There are two types of borrowing. One type of borrowing is invariably bad. A couple of examples of particularly unwise borrowing are that Labour funded the abolition of the 10p tax rate in 2008 by borrowing (or didn't fund it at all and simply left it as a deficit, which amounts to the same thing); and the decision by the Welsh Government in May last year to fund the backlog of road maintenance by co-ordinating the borrowing powers of local authorities in Wales (see here). Apart from short-term borrowing in an emergency or to smooth fluctuations in cash flow, borrowing is only good if the investment produces a return, or avoids the necessity of paying a greater sum for something else.
But even if borrowing meets these criteria, there is a second question to be asked: Who benefits from the return on the investment, or from not having to pay greater sums of money for something else?
Take building a new school as an example. Imagine two small schools each with surplus places, both housed in old buildings which with a considerable backlog of outstanding maintenance work, and with little of no insulation costing a small fortune in energy bills. It would clearly make sense to invest in one new building with minimal maintenance costs and with vastly reduced energy requirements, which would pay for itself in maybe 15 years.
In this instance the savings in energy and maintenance costs would be retained by the local authority, so it would make sense for the local authority and the Welsh Government (because a large part of local authority income is distributed through the WG) to borrow the money to pay for it. Wales would pay the costs of financing the investment, but in the long term the financial benefits of the investment would accrue to Wales.
Now that the Welsh Government has been given borrowing powers, we should have no hesitation in setting out a long-term programme of investments of this nature, because they will pay for themselves and Wales will get an overall financial benefit from the investment. There is in fact a huge backlog of investment of this sort in Wales because we, very wisely, did not expose ourselves to PFI to the same extent as England and Scotland have done ... not that we had more sensible ways of investing, we simply didn't invest to anywhere near the same extent at all, which is why our backlog is now so big.
But let's take another example: new roads. The decision to build a new road such as the proposed new motorway around Newport, or a maybe a new bridge over the Menai, is not only a matter of doing a benefit-to-cost ratio analysis. It is also a matter of questioning who gets the benefit and who pays the cost.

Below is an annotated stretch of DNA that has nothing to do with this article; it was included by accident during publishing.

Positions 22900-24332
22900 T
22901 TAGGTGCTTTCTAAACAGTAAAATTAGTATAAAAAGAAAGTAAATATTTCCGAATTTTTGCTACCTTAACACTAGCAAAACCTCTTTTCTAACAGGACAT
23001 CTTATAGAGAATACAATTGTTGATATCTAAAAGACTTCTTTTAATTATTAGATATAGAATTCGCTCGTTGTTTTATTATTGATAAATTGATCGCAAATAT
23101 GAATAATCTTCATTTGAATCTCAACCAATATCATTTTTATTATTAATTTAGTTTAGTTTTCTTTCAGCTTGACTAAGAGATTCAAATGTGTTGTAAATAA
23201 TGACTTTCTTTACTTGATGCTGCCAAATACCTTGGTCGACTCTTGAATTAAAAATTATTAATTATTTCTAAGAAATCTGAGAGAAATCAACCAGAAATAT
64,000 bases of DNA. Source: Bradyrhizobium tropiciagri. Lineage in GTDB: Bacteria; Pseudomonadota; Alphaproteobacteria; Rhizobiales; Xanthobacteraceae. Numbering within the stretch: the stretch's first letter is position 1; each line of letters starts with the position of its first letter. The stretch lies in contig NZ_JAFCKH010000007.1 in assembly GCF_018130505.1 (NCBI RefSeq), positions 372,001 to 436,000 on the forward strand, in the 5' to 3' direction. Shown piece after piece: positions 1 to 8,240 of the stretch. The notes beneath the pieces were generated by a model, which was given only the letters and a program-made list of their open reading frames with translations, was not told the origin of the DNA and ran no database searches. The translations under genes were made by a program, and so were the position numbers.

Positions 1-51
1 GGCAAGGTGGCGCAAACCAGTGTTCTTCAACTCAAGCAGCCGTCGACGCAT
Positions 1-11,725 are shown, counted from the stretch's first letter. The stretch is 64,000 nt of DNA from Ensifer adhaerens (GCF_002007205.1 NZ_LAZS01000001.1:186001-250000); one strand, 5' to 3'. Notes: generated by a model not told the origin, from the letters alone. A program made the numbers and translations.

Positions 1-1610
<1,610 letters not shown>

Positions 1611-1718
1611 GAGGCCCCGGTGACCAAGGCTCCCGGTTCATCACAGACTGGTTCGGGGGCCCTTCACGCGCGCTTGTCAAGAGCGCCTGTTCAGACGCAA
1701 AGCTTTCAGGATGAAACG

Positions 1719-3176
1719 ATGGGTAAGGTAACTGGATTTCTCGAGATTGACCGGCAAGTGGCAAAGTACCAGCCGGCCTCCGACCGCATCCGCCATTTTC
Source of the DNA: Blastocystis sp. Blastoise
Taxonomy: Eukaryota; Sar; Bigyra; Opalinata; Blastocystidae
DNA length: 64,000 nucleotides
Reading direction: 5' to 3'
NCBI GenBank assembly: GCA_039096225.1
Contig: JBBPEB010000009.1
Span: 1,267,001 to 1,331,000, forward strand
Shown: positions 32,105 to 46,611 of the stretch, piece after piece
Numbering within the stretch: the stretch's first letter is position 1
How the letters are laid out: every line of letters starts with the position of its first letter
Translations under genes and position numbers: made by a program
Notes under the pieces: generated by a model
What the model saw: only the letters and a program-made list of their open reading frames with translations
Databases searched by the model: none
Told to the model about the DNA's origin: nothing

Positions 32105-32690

In the case of a new road the benefits are not direct, but indirect. A new road might well mean fewer delays, and time is money ... but whose money? In the first place it will go to increase the profits of businesses who rely on the route, or enable those companies to expand and take on more workers, or attract new companies to locate on or near the route. These are good, positive results for the companies and workers concerned. But there will also be an indirect return through more workers paying income tax and national insurance, companies paying corporation tax and national insurance, and shareholders paying tax on dividends. If those extra workers had previously been unemployed, then there will be savings on social security benefits. If there are more vehicles on the road (which inevitably happens when any new road is built) there will be more vehicle excise duty, fuel duty and VAT from fuel sales. In other words there are any number of indirect ways to get an economic return on investment to build a new road.
However all the indirect returns I've just listed will go to the UK Treasury in Westminster, not to the new Welsh Treasury. This means that the Welsh Government are playing a mugs game if they use the new borrowing powers they have just been given to build a new M4 at Newport, a new bridge over the Menai, or any other similar scheme. Yet this is exactly what they say they want to use the these borrowing powers for, and what the media reports have focussed on relentlessly.
All that will happen is that Wales would end up paying interest on the construction cost (which would mean having less to spend on other public services) while the economic return from the investment would, albeit indirectly, be reaped by the UK Treasury rather than by us.